With Osama bin Laden dead, and the al-Qaeda organization in disarray, the new enemy of the moment is Pakistan – a target Barack Obama had in his sights even before taking office. A recent piece in the New Yorker – that bellwether of elite Obama-bot opinion – goes after Pakistan with the by-now-familiar innuendos: they’re “double-dealing,” they hid bin Laden, they hate us in spite of the billions we give them in “aid,” etc. etc. The piece, by Lawrence Wright, author of The Looming Tower, attempts to put our Pakistan problem in historical perspective:
“It’s the end of the Second World War, and the United States is deciding what to do about two immense, poor, densely populated countries in Asia. America chooses one of the countries, becoming its benefactor. Over the decades, it pours billions of dollars into that country’s economy, training and equipping its military and its intelligence services. The stated goal is to create a reliable ally with strong institutions and a modern, vigorous democracy. The other country, meanwhile, is spurned because it forges alliances with America’s enemies.
“The country not chosen was India, which ‘tilted’ toward the Soviet Union during the Cold War. Pakistan became America’s protégé, firmly supporting its fight to contain Communism. The benefits that Pakistan accrued from this relationship were quickly apparent: in the nineteen-sixties, its economy was an exemplar. India, by contrast, was a byword for basket case. Fifty years then went by. What was the result of this social experiment?”
Note how Pakistan’s prosperity is due entirely to its proximity to American power, and India’s poverty to its distance. All roads lead to Rome.
“India has become the state that we tried to create in Pakistan. It is a rising economic star, militarily powerful and democratic, and it shares American interests. Pakistan, however, is one of the most anti-American countries in the world, and a covert sponsor of terrorism.”
The rest of the article is all about Pakistan, filled with sly innuendo – but no actual evidence, naturally – implying Islamabad sheltered bin Laden “in a house that appeared to have been built expressly to protect him.” But what about wondrous India, that model “democracy” which shares unspecified “American interests”? From Wright we don’t get anything more than this brief encomium to its alleged virtues. But what is the reality?
There are those in the Obama administration who are now arguing we need to “tilt” toward India and abandon the one country – Pakistan – whose intelligence services have arrested and prosecuted more top al-Qaeda terrorists than all Western law enforcement agencies combined. Wright’s article is yet more fodder for their cannons. Yet the American people don’t know anything about India, or what is going on there: if they did – and especially the oh-so-“concerned” liberal middlebrow intellectuals who read the New Yorker – they would balk at Wright’s simplistic pro-India stance.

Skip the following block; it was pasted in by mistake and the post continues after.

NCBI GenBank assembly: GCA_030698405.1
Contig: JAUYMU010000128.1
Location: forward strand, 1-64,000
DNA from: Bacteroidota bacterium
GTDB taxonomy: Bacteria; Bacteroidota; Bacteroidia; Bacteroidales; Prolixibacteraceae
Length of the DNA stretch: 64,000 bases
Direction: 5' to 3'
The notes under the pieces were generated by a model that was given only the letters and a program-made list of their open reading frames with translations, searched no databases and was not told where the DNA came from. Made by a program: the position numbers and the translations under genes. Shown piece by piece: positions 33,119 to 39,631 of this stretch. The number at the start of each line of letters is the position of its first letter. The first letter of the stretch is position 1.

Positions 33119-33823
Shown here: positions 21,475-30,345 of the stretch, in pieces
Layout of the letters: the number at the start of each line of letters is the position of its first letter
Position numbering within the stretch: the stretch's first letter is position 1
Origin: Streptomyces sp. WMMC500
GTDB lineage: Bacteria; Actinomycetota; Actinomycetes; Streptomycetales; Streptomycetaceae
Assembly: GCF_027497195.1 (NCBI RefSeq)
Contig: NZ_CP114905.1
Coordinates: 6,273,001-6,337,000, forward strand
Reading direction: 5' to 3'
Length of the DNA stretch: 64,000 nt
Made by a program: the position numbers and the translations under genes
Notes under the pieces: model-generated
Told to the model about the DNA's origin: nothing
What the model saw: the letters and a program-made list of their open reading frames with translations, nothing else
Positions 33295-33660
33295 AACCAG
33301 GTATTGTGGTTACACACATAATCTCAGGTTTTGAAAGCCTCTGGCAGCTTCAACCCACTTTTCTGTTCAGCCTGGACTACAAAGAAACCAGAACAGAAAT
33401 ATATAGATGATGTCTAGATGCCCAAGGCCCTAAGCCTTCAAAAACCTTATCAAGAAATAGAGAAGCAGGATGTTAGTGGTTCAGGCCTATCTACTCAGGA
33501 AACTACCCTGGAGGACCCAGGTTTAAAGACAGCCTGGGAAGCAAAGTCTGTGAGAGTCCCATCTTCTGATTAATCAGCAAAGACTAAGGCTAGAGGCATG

In its march toward “development,” and its eagerness to exploit vast natural resources, India has been waging a ferocious war against its own people, a vicious unrelenting campaign to expropriate lands now inhabited by tribal peoples and hand them over to huge politically-connected corporations, both Indian and multinational. It is called the Green Hunt,” and here is how the writer Arundhati Roy describes it:
“The Indian Constitution, the moral underpinning of Indian democracy, was adopted by Parliament in 1950. It was a tragic day for tribal people. The Constitution ratified colonial policy and made the State custodian of tribal homelands. Overnight, it turned the entire tribal population into squatters on their own land. It denied them their traditional rights to forest produce, it criminalized a whole way of life. In exchange for the right to vote it snatched away their right to livelihood and dignity.“
Ah, democracy – isn’t it wonderful?
“Having dispossessed them and pushed them into a downward spiral of indigence, in a cruel sleight of hand, the Government began to use their own penury against them. Each time it needed to displace a large population—for dams, irrigation projects, mines— it talked of ‘bringing tribals into the mainstream’ or of giving them ‘the fruits of modern development.’ Of the tens of millions of internally displaced people (more than 30 million by big dams alone), refugees of India’s ‘progress’, the great majority are tribal people. When the Government begins to talk of tribal welfare, it’s time to worry.”
I know Ms. Roy ‘s reputation as some kind of leftist: her sympathy for the Maoist rebels, while it never overcomes her revulsion at their tactics and the rigidity of their leaders, nevertheless comes through loud and clear. Yet her disdain for the “humanitarian” pretensions of soulless government bureaucrats intent on murder is delightful.